I was disappointed the only IE competitor mentioned was Firefox. Opera, Safari, and Netscape are well known enough that it would behoove a more balanced view to mention them as well.
My only use of IE lately is replicating a user problem I can’t replicate in Firefox and the very, very infrequent case a web site site doesn’t work in Firefox or Netscape. 🙁 Quite frankly, it scares me to surf with IE. Of course, I am the person my friends call about cleaning up their computer when it runs slow because it is a computer virus, spyware, and adware infested mess. So my fears are based on the horror of cleaning up the after effects of using IE.
For a total 284 days in 2006 (or more than nine months out of the year), exploit code for known, unpatched critical flaws in pre-IE7 versions of the browser was publicly available on the Internet. Likewise, there were at least 98 days last year in which no software fixes from Microsoft were available to fix IE flaws that criminals were actively using to steal personal and financial data from users.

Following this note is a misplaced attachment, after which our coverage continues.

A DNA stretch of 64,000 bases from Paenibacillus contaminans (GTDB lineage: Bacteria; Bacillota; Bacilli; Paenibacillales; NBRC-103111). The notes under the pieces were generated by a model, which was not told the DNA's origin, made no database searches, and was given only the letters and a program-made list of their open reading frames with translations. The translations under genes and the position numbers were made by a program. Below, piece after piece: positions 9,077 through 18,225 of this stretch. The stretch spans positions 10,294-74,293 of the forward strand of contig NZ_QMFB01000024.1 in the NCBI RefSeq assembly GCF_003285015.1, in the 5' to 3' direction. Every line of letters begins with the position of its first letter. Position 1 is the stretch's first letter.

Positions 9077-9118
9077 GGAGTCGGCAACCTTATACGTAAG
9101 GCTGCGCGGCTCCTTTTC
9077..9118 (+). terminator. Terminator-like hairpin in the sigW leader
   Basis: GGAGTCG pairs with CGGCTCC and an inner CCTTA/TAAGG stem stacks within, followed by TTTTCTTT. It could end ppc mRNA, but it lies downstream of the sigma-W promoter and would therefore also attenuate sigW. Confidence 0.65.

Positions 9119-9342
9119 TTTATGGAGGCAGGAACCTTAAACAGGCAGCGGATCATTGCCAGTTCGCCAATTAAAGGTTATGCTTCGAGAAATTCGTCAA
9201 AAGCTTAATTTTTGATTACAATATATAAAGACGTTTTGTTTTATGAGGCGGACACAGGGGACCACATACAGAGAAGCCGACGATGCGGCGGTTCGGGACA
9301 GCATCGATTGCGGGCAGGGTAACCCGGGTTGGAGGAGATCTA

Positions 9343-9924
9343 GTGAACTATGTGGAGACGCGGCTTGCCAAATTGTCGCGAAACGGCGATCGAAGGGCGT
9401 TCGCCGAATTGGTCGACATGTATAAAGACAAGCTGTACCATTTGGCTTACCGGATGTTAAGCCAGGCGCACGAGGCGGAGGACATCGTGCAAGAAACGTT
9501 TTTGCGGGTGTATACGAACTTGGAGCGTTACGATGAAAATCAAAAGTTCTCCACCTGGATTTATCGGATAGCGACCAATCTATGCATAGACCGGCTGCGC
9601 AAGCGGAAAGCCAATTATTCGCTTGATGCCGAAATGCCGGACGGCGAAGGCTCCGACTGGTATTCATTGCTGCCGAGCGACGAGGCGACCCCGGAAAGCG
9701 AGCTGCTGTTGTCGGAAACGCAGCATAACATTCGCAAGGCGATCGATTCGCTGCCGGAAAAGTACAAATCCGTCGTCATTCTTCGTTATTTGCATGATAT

In a total of ten cases last year, instructions detailing how to leverage “critical” vulnerabilities in IE were published online before Microsoft had a patch to fix them.
Microsoft labels software vulnerabilities “critical” — its most severe rating — if the flaws could be exploited to criminal advantage
without any action on the part of the user, or by merely convincing an IE user to click on a link, visit a malicious Web site, or open a
specially crafted e-mail or e-mail attachment.
The small mention of competitors:
In contrast, Internet Explorer’s closest competitor in terms of market share — Mozilla’s Firefox browser — experienced a single period lasting just nine days last year in which exploit code for a serious security hole was posted online before Mozilla shipped a patch to remedy the problem.